UK Prime Minister Theresa May: Will she stay or go?

UK Prime Minister Theresa May: Will she stay or go?

UK Prime Minister Theresa May: Will she stay or go?

Party leader Arlene Foster, who fought a terrible campaign in the recent Assembly elections, has been given something to smile about with her party's bounce back in the general election.

As rumours swirled about plots to oust May, Johnson denied he was planning a leadership challenge.

"As more results started to come through, it became clear that we were the party that had won most seats and most votes and felt it was incumbent on us at a critical time in our the country to form a government in the national interest", she said. Or she could seek to govern through a so-called "confidence and supply" arrangement with other parties, in which they agree to support the minority government on vital matters, such as the Queen's Speech or the budget, in return for concessions.

Brancaccio: All right, but help us get a better sense of how these thorny negotiations of extricating Britain from the European Union are now going to proceed.

The Democratic Unionist Party, which won 10 seats in Thursday's voting, has emerged as the most likely partner to form a coalition government.

Some analysts said it was hard to see May's Conservative party softening its line significantly on remaining in the European Union single market because it would mean accepting the free movement of people and that would make it much harder to control immigration.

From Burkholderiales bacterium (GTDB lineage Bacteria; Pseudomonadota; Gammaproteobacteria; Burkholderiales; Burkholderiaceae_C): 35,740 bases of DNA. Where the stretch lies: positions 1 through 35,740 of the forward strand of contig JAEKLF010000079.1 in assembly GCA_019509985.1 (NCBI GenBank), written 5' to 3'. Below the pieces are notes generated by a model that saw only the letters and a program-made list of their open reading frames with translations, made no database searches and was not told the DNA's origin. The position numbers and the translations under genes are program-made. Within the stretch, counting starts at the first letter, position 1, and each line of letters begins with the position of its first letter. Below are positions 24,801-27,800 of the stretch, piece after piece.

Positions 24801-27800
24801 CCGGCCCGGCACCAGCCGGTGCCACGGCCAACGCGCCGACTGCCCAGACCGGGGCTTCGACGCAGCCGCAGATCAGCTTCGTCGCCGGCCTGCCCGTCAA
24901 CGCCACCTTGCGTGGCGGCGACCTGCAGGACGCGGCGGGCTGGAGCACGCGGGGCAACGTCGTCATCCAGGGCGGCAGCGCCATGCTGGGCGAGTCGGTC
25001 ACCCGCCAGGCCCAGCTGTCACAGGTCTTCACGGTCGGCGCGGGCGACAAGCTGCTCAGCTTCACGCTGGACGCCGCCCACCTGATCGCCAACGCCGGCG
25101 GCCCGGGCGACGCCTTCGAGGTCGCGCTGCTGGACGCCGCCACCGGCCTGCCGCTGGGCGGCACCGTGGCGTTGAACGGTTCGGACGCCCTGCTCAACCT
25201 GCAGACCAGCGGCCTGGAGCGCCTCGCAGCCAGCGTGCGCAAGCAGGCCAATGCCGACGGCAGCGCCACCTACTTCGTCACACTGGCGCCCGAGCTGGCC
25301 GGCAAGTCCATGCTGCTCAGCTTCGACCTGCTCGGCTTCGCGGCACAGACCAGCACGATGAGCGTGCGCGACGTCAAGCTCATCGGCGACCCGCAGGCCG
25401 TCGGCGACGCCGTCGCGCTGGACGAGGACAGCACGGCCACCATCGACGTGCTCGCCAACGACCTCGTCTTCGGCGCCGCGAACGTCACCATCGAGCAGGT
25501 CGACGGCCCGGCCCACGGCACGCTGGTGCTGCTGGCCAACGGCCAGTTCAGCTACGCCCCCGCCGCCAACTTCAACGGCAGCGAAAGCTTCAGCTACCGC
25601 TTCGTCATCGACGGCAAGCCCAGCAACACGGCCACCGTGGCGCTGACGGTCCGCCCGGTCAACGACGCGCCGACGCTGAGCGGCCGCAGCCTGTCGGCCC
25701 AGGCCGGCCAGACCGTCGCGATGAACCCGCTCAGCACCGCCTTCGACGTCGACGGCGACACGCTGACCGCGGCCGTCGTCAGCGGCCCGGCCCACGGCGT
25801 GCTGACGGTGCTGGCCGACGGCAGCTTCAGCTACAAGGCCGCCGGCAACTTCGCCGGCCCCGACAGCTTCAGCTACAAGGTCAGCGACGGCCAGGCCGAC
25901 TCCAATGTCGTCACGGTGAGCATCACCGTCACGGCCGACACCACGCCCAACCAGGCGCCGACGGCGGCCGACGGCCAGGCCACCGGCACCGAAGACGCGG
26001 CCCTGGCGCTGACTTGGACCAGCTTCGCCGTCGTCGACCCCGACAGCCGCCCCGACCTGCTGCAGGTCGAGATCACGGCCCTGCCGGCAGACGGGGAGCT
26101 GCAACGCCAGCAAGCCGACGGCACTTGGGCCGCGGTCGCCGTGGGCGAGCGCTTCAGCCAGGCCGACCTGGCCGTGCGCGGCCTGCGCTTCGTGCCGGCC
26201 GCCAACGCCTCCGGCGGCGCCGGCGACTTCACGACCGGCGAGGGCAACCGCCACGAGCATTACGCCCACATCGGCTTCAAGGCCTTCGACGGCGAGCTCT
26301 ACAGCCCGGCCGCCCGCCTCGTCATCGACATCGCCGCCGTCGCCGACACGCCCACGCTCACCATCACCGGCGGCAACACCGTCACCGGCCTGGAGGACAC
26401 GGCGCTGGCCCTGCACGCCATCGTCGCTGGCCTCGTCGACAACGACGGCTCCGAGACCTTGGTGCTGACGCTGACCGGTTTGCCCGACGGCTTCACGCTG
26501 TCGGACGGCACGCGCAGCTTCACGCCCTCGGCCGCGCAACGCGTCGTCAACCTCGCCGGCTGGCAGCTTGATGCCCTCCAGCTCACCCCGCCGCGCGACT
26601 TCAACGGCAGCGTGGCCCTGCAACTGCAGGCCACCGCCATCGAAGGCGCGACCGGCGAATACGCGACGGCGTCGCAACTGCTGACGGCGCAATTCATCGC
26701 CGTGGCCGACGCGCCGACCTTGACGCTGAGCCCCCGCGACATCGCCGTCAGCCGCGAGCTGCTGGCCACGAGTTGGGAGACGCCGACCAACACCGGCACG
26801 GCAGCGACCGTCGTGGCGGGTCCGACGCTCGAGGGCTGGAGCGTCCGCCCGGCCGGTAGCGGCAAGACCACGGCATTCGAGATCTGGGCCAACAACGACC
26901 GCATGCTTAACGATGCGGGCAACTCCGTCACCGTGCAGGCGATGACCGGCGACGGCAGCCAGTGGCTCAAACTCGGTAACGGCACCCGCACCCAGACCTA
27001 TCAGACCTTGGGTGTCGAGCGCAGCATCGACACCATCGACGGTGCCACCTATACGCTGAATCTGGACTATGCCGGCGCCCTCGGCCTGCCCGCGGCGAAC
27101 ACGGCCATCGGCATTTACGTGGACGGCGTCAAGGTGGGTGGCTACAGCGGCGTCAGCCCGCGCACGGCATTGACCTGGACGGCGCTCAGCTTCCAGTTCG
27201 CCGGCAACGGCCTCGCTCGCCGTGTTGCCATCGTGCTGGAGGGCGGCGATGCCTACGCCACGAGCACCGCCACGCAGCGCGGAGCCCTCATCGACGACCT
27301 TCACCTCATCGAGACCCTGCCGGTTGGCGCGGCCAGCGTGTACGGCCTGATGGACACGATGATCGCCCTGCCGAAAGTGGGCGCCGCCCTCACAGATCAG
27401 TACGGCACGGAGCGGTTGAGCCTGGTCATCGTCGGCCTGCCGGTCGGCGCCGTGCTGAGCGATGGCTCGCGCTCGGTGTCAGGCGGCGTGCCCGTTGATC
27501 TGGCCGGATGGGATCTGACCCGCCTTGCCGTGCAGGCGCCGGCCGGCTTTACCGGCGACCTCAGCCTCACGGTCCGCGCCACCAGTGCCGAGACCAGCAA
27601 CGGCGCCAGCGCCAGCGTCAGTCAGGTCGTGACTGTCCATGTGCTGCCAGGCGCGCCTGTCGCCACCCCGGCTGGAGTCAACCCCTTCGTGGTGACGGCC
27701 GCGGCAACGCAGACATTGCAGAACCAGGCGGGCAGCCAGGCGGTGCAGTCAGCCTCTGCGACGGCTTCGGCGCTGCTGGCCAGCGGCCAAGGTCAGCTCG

She has spent the last seven weeks urging voters to "strengthen her hand" in negotiations, as she warned that losing "just six seats" would mean putting a "chaotic" Jeremy Corbyn in charge.

"I am backing Theresa May".

Mrs May said: "What the country needs now more than ever is certainty. We know when they must end", he said, referring to the March 2019 deadline.

Sinn Féin MPs do not take their seats in the House of Commons, meaning their seven MPs could not join in a Labour led coalition.

Ruth Davidson, the leader of the Conservatives in Scotland, told the BBC she had words with May over the DUP's record on LGBT rights.

High-profile casualties of a night of shock defeats included Liberal Democrat former leader and ex-deputy prime minister Nick Clegg in Sheffield Hallam, SNP former first minister Alex Salmond in Banff & Buchan and the SNP's leader in Westminster Angus Robertson in Moray.

The DUP backs the continuation of the "triple lock" on retirement payouts, which the Tories had proposed to ditch.

After confirming on Friday that her top five ministers would keep their jobs, including finance minister Philip Hammond, May is expected to continue to appoint the government that will take on one of the most demanding negotiations in British history.

Members of the DUP are known for their socially conservative beliefs, such as opposition to gay marriage and a desire to restrict abortion.

The 1998 Good Friday agreement set up power sharing in Northern Ireland, largely ending years of sectarian violence. She's then got to present a programme to Parliament. By tradition, defeat on a Queen's Speech vote topples the government.

"We will have to see whether the negotiation chief will remain the same, how the relevant ministers will look", he said. Where I frame it is, we want a tariff-free access to the European market, we also want to maintain a very important university and research collaboration in Europe, and there's a whole host of European agencies - Euratom, security, environment - in which we wish to be part of.

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